I had a really uncanny moment last year when I turned a corner unawares in the Philadelphia Museum of Art, and kerplunk, there it was, Léger's epochal masterpiece The City! HOLY SHIT, I said, making myself the object of several security guards' and Chinese tourists' attention.
|Fernand Léger, La Ville (1919)|
(The canvas is nearly eight feet tall!)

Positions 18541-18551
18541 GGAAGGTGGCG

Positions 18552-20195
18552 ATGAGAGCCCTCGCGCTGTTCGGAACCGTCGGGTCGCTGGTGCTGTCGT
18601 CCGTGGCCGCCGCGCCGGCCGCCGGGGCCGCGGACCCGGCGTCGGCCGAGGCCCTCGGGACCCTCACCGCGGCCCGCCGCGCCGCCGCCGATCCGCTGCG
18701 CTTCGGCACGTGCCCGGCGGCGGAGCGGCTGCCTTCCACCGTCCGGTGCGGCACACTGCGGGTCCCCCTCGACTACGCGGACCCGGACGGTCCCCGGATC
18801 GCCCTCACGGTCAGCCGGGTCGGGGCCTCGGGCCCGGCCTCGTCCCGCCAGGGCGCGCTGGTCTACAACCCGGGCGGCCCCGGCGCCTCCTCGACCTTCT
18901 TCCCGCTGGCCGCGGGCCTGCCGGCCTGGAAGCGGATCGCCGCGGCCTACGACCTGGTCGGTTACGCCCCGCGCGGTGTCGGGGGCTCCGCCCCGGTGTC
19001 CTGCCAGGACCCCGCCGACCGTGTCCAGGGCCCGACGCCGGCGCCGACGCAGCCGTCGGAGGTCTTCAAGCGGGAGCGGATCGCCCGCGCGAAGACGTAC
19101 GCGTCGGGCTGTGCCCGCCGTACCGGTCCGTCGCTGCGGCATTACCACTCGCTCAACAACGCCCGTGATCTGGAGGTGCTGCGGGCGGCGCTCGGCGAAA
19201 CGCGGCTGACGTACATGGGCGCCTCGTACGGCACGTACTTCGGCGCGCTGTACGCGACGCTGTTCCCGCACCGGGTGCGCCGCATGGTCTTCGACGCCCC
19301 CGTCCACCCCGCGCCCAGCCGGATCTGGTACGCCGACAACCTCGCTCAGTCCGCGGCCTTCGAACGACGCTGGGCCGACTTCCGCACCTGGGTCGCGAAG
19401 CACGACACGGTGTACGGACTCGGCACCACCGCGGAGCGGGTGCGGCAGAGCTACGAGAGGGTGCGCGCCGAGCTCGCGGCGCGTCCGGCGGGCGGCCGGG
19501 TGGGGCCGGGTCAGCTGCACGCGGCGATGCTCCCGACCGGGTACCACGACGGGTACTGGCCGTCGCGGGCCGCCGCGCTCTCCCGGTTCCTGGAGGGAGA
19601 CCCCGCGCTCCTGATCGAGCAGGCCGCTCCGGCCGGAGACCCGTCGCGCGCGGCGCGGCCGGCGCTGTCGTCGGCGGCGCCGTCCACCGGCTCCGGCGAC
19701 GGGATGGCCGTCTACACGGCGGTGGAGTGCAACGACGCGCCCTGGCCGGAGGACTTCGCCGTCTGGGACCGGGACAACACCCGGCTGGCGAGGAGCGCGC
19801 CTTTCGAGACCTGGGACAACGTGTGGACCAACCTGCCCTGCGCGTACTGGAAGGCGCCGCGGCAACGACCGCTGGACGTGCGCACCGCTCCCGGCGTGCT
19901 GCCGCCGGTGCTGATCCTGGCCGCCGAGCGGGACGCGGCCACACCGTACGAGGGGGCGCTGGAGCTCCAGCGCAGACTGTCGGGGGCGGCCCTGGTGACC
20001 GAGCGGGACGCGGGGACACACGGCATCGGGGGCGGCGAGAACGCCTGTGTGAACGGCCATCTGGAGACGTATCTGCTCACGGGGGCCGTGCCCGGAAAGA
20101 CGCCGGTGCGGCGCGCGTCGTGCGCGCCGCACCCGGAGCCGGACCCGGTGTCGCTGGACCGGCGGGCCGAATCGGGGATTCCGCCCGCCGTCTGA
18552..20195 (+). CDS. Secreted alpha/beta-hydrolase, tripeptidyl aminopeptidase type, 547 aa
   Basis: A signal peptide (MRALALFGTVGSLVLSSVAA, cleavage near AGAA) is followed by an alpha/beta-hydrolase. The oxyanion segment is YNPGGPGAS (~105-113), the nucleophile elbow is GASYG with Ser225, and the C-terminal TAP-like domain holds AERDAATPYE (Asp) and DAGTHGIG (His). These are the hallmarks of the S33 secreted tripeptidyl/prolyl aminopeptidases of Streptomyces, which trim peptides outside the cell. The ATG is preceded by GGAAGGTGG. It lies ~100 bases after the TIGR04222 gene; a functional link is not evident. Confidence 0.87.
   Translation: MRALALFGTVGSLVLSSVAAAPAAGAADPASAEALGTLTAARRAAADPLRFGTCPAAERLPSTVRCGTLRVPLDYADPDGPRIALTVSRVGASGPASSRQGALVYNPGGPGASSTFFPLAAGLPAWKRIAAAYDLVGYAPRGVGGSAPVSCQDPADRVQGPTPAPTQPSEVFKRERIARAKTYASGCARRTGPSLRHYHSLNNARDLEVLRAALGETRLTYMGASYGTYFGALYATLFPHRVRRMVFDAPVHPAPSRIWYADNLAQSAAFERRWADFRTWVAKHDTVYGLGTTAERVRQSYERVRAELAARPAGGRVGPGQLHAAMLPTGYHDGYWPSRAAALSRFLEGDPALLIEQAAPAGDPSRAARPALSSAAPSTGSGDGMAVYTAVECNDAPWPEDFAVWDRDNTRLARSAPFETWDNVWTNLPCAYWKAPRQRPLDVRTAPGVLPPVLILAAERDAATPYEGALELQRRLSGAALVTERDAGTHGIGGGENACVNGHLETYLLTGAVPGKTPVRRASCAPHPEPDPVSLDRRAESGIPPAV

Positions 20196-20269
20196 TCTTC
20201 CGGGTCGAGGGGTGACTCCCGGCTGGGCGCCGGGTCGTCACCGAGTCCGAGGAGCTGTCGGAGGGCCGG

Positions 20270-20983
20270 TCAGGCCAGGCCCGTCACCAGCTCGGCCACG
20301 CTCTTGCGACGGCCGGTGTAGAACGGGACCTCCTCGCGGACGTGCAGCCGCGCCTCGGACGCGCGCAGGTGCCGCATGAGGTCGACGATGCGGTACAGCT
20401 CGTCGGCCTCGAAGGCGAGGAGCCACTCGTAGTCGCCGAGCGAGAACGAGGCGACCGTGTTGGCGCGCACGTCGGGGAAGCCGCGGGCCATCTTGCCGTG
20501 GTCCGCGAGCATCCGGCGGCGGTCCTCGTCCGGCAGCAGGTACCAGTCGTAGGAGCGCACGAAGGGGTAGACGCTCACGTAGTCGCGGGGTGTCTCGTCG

I'm fascinated by the visual artists of the modernist era for the same reason I'm enamored of their contemporaries in the poetic sphere: their work is a reaction to a sea change in society. In the aftermath of the industrial revolution and World War I, and in the midst of accelerating globalization and consumerism, the complexion of human life was qualitatively changing. The old stylistic perspectives of arts and letters, predicated on bourgeois sensibilities crystallized during the century of Napoleon, Queen Victoria, the steam engine, and The White Man's Burden, had become outmoded; the mirror they held to humanity no longer reflected a recognizable face. The flourish of modernist art was a series of experiments not only toward devising ways of depicting the new human reality, but to understand its inner workings and foresee the costs/benefits of social and technological progress.